Vaccinia virus, a close relative of the causative agent of smallpox, exploits actin polymerization to enhance its cell-to-cell spread. We show that actin-based motility of vaccinia is initiated only at the plasma membrane and remains associated with it. There must therefore be another form of cytoplasmic viral transport, from the cell centre, where the virus replicates, to the periphery. Video analysis reveals that GFP-labelled intracellular enveloped virus particles (IEVs) move from their perinuclear site of assembly to the plasma membrane on microtubules. We show that the viral membrane protein A36R, which is essential for actin-based motility of vaccinia, is also involved in microtubule-mediated movement of IEVs. We further show that conventional kinesin is recruited to IEVs via the light chain TPR repeats and is required for microtubule-based motility of the virus. Vaccinia thus sequentially exploits the microtubule and actin cytoskeletons to enhance its cell-to-cell spread.

  • 5.
    Sorrentino, Alessandro
    et al.
    1.Ludwig Institute for Cancer Research, Rudbeck Laboratory, Uppsala University, Sweden.
    Thakur, Noopur
    1.Ludwig Institute for Cancer Research, Rudbeck Laboratory, Uppsala University, Sweden.
    Grimsby, Susanne
    1.Ludwig Institute for Cancer Research, Rudbeck Laboratory, Uppsala University, Sweden.
    Marcusson, Anders
    1.Ludwig Institute for Cancer Research, Rudbeck Laboratory, Uppsala University, Sweden.
    von Bulow, Verena
    1.Ludwig Institute for Cancer Research, Rudbeck Laboratory, Uppsala University, Sweden.
    Schuster, Norbert
    1.Ludwig Institute for Cancer Research, Rudbeck Laboratory, Uppsala University, Sweden.
    Zhang, Shouting
    1.Ludwig Institute for Cancer Research, Rudbeck Laboratory, Uppsala University, Sweden.
    Heldin, Carl-Henrik
    1.Ludwig Institute for Cancer Research, Rudbeck Laboratory, Uppsala University, Sweden.
    Landström, Maréne
    Umeå University, Faculty of Medicine, Department of Medical Biosciences, Pathology.
    The type I TGF-beta receptor engages TRAF6 to activate TAK1 in a receptor kinase-independent manner2008In: Nature Cell Biology, ISSN 1465-7392, E-ISSN 1476-4679, Vol. 10, no 10, p. 1199-1207Article in journal (Refereed)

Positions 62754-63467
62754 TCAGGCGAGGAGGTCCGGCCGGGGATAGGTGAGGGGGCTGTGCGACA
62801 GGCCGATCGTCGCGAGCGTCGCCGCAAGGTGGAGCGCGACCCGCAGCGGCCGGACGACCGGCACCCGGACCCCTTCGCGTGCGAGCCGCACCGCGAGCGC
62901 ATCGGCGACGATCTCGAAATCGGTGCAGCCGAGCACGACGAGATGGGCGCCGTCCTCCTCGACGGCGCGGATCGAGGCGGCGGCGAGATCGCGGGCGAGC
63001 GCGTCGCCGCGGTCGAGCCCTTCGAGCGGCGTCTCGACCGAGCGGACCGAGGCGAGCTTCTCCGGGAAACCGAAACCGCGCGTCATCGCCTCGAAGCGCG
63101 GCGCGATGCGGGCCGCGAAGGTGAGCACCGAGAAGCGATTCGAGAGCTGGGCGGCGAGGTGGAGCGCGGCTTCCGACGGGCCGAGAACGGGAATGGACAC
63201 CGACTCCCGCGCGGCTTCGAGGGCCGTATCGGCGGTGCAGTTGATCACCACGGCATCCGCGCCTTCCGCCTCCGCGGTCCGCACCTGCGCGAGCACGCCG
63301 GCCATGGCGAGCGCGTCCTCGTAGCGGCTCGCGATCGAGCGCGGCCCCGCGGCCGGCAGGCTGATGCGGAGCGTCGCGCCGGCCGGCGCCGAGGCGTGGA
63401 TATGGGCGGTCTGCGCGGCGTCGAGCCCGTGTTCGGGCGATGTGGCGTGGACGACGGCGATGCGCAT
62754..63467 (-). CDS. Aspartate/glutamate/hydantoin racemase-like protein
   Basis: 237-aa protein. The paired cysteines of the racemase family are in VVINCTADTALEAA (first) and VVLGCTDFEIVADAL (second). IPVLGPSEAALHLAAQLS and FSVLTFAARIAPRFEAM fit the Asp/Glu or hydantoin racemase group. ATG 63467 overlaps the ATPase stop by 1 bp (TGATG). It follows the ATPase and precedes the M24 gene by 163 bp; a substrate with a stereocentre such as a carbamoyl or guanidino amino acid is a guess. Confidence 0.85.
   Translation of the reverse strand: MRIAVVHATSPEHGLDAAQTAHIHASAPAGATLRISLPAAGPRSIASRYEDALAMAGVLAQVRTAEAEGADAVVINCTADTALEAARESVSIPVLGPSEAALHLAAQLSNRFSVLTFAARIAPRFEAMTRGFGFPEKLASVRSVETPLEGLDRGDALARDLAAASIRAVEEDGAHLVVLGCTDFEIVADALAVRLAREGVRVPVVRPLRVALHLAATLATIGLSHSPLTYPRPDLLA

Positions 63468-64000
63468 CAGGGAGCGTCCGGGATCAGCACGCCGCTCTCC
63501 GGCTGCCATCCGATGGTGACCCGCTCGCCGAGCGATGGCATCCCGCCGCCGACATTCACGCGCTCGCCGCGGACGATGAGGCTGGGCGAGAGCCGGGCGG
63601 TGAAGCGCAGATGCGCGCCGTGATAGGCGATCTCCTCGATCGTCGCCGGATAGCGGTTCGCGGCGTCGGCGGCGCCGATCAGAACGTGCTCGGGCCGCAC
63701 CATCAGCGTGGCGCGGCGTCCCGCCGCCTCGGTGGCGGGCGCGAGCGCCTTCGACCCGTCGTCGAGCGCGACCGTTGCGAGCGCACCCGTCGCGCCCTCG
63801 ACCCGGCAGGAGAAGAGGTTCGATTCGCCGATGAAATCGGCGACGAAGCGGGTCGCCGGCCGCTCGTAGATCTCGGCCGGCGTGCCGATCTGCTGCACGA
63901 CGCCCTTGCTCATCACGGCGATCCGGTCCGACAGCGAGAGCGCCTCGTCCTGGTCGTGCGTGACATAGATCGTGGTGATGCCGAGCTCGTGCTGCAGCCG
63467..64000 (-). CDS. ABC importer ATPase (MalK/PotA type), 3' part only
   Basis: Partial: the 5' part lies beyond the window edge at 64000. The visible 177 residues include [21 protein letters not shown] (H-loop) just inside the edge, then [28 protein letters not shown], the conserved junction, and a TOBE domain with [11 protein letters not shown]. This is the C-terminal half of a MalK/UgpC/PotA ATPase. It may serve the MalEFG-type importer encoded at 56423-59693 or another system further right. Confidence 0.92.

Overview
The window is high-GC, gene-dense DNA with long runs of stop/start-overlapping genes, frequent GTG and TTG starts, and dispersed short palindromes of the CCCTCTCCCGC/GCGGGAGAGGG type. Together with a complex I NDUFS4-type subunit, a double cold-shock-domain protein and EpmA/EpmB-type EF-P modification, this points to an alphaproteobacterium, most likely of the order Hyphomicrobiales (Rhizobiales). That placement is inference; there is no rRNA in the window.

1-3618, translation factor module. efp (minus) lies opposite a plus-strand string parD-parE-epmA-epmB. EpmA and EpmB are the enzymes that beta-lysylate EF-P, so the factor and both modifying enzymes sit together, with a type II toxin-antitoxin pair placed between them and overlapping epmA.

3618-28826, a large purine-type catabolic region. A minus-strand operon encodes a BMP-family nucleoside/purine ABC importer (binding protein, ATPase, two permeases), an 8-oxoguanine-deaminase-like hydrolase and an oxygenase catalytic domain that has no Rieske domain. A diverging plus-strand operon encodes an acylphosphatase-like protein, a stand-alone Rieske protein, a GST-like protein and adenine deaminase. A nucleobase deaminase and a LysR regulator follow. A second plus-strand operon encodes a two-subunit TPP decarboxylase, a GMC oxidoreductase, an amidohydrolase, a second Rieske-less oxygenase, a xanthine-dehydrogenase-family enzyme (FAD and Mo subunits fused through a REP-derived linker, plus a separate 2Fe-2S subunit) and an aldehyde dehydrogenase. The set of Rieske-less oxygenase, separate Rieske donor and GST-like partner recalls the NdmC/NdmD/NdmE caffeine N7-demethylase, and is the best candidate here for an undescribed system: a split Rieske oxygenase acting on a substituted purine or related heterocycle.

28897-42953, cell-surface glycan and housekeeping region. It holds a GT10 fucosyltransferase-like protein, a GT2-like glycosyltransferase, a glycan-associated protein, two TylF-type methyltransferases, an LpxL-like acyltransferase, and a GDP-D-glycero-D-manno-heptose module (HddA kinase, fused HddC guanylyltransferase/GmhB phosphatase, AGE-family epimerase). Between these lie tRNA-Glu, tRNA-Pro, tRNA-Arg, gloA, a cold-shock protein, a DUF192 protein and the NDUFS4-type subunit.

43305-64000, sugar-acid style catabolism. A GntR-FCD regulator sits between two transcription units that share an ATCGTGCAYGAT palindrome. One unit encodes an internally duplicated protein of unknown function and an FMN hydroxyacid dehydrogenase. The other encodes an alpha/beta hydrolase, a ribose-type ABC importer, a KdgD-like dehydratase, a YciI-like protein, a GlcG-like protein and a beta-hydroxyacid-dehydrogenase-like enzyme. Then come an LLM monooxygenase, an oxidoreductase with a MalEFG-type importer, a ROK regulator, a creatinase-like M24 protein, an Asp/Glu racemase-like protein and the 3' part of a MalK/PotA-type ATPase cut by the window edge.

Abstract [en]

    Transforming growth factor-beta (TGF-beta) is a multifunctional cytokine that regulates embryonic development and tissue homeostasis; however, aberrations of its activity occur in cancer. TGF-beta signals through its Type II and Type I receptors (TbetaRII and TbetaRI) causing phosphorylation of Smad proteins. TGF-beta-associated kinase 1 (TAK1), a member of the mitogen-activated protein kinase kinase kinase (MAPKKK) family, was originally identified as an effector of TGF-beta-induced p38 activation. However, the molecular mechanisms for its activation are unknown. Here we report that the ubiquitin ligase (E3) TRAF6 interacts with a consensus motif present in TbetaRI. The TbetaRI-TRAF6 interaction is required for TGF-beta-induced autoubiquitylation of TRAF6 and subsequent activation of the TAK1-p38/JNK pathway, which leads to apoptosis. TbetaRI kinase activity is required for activation of the canonical Smad pathway, whereas E3 activity of TRAF6 regulates the activation of TAK1 in a receptor kinase-independent manner. Intriguingly, TGF-beta-induced TRAF6-mediated Lys 63-linked polyubiquitylation of TAK1 Lys 34 correlates with TAK1 activation. Our data show that TGF-beta specifically activates TAK1 through interaction of TbetaRI with TRAF6, whereas activation of Smad2 is not dependent on TRAF6.